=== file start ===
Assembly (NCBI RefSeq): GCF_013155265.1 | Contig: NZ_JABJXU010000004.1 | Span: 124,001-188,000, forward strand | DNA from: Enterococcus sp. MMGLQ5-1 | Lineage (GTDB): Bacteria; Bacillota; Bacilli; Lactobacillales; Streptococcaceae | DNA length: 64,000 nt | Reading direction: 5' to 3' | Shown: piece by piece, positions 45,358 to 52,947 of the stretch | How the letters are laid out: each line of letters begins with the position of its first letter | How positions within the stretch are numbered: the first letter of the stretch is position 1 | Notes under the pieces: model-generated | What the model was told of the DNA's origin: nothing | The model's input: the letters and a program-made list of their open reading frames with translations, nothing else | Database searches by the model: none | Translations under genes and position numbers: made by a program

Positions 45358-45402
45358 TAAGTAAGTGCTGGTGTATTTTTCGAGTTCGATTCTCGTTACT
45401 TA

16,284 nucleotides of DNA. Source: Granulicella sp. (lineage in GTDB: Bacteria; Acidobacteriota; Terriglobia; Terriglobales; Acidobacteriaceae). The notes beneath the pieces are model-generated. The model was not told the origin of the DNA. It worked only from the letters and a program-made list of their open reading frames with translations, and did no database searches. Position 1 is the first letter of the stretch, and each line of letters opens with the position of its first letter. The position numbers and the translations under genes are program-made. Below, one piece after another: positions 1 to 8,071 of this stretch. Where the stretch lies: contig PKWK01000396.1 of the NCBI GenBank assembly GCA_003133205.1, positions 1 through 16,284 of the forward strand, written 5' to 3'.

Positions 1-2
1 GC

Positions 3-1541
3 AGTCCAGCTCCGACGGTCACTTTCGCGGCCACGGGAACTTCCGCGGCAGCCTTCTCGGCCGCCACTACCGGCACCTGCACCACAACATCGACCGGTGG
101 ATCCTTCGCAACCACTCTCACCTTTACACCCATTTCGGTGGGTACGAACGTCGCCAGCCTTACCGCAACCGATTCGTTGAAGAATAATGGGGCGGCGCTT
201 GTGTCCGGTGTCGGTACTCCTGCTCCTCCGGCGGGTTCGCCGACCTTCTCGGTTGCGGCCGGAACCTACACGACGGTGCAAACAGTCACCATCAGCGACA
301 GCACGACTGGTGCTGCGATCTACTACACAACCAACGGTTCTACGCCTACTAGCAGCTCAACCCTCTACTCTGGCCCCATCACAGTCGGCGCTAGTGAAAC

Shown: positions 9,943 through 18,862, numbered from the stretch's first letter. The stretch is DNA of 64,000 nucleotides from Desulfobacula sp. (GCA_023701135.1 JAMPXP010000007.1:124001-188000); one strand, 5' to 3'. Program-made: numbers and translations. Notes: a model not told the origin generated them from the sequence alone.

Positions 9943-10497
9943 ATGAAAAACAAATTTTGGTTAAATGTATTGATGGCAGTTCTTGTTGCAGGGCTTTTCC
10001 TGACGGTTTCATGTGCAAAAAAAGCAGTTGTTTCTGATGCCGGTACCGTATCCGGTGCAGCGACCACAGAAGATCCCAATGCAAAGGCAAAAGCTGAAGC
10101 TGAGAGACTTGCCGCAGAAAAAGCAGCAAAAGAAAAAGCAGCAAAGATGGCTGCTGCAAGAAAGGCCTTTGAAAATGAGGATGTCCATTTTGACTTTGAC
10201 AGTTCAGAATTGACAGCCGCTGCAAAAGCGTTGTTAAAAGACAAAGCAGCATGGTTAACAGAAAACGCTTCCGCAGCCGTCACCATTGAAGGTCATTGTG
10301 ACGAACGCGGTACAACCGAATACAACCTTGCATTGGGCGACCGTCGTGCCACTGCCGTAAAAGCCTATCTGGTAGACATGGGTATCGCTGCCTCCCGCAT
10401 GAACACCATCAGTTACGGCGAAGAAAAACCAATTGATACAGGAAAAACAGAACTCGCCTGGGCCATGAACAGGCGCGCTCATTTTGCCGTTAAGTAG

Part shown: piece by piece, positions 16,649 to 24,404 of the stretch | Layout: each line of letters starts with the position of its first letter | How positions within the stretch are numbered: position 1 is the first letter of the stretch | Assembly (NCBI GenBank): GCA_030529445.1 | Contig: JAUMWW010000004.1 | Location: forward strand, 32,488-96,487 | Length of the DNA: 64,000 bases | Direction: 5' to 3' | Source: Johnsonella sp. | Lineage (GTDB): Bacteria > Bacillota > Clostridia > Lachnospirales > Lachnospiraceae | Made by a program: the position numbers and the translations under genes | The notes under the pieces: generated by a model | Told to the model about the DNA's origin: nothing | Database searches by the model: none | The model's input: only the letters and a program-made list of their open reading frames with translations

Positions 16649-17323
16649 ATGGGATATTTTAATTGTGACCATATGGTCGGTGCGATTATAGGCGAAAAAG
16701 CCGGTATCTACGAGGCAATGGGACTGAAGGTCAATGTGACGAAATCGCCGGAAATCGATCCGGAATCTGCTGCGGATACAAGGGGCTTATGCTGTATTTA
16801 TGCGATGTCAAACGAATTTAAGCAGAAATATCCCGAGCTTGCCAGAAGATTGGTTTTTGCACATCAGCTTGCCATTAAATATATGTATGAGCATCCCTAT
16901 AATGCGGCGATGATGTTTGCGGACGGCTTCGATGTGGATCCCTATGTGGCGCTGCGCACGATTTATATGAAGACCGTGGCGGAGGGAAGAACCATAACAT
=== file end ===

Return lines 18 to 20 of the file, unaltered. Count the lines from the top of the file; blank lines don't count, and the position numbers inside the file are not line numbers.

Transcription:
10201 AGTTCAGAATTGACAGCCGCTGCAAAAGCGTTGTTAAAAGACAAAGCAGCATGGTTAACAGAAAACGCTTCCGCAGCCGTCACCATTGAAGGTCATTGTG
10301 ACGAACGCGGTACAACCGAATACAACCTTGCATTGGGCGACCGTCGTGCCACTGCCGTAAAAGCCTATCTGGTAGACATGGGTATCGCTGCCTCCCGCAT
10401 GAACACCATCAGTTACGGCGAAGAAAAACCAATTGATACAGGAAAAACAGAACTCGCCTGGGCCATGAACAGGCGCGCTCATTTTGCCGTTAAGTAG